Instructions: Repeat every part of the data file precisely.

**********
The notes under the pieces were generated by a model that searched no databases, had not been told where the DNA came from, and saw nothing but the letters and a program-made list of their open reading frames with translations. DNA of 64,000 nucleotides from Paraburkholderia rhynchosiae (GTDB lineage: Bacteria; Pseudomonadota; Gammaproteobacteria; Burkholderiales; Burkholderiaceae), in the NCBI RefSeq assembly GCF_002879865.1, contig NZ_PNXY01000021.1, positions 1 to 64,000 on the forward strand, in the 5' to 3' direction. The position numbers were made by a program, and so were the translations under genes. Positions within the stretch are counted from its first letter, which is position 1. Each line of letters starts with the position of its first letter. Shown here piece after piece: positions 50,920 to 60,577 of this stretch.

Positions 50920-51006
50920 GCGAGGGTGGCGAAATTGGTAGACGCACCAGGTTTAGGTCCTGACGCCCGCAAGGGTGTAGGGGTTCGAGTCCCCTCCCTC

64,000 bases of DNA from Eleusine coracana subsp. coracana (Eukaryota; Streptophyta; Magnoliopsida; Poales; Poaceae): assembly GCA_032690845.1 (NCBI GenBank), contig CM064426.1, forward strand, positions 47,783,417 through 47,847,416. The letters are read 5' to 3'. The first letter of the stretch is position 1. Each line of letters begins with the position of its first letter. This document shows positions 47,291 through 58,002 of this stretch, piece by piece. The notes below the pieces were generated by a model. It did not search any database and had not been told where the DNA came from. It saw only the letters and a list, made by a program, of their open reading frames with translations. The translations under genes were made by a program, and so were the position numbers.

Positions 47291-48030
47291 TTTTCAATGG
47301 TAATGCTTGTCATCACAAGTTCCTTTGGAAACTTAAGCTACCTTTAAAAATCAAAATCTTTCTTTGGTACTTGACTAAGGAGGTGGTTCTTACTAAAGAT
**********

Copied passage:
The notes under the pieces were generated by a model that searched no databases, had not been told where the DNA came from, and saw nothing but the letters and a program-made list of their open reading frames with translations. DNA of 64,000 nucleotides from Paraburkholderia rhynchosiae (GTDB lineage: Bacteria; Pseudomonadota; Gammaproteobacteria; Burkholderiales; Burkholderiaceae), in the NCBI RefSeq assembly GCF_002879865.1, contig NZ_PNXY01000021.1, positions 1 to 64,000 on the forward strand, in the 5' to 3' direction. The position numbers were made by a program, and so were the translations under genes. Positions within the stretch are counted from its first letter, which is position 1. Each line of letters starts with the position of its first letter. Shown here piece after piece: positions 50,920 to 60,577 of this stretch.

Positions 50920-51006
50920 GCGAGGGTGGCGAAATTGGTAGACGCACCAGGTTTAGGTCCTGACGCCCGCAAGGGTGTAGGGGTTCGAGTCCCCTCCCTC

64,000 bases of DNA from Eleusine coracana subsp. coracana (Eukaryota; Streptophyta; Magnoliopsida; Poales; Poaceae): assembly GCA_032690845.1 (NCBI GenBank), contig CM064426.1, forward strand, positions 47,783,417 through 47,847,416. The letters are read 5' to 3'. The first letter of the stretch is position 1. Each line of letters begins with the position of its first letter. This document shows positions 47,291 through 58,002 of this stretch, piece by piece. The notes below the pieces were generated by a model. It did not search any database and had not been told where the DNA came from. It saw only the letters and a list, made by a program, of their open reading frames with translations. The translations under genes were made by a program, and so were the position numbers.

Positions 47291-48030
47291 TTTTCAATGG
47301 TAATGCTTGTCATCACAAGTTCCTTTGGAAACTTAAGCTACCTTTAAAAATCAAAATCTTTCTTTGGTACTTGACTAAGGAGGTGGTTCTTACTAAAGAT